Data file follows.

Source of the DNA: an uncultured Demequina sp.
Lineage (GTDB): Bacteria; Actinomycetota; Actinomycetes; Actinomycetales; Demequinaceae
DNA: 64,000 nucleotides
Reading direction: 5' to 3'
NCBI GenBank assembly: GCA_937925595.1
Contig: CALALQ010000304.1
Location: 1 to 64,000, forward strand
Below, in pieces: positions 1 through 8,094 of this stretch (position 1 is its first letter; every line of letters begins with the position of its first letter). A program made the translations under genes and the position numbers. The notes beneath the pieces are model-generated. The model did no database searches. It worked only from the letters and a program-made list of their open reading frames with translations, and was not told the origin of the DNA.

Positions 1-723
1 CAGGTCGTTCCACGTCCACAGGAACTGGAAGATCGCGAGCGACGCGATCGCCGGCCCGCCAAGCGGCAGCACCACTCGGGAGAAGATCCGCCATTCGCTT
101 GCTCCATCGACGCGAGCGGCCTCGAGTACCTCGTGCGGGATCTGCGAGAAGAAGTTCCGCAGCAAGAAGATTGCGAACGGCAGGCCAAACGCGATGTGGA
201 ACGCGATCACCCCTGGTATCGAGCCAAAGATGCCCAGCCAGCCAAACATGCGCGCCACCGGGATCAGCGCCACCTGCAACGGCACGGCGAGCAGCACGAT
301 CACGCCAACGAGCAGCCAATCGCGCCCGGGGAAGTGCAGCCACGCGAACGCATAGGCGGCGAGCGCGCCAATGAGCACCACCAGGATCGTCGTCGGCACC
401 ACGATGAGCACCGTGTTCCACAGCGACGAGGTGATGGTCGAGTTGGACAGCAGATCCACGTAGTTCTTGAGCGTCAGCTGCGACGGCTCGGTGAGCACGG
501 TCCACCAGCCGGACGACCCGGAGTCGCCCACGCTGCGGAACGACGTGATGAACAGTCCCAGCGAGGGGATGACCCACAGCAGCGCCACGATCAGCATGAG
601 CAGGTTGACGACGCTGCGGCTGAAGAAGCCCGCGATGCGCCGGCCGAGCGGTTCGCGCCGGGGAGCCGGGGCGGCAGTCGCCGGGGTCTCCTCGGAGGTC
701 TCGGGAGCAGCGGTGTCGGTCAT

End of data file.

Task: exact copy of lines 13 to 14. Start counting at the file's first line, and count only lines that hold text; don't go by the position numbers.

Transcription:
301 CACGCCAACGAGCAGCCAATCGCGCCCGGGGAAGTGCAGCCACGCGAACGCATAGGCGGCGAGCGCGCCAATGAGCACCACCAGGATCGTCGTCGGCACC
401 ACGATGAGCACCGTGTTCCACAGCGACGAGGTGATGGTCGAGTTGGACAGCAGATCCACGTAGTTCTTGAGCGTCAGCTGCGACGGCTCGGTGAGCACGG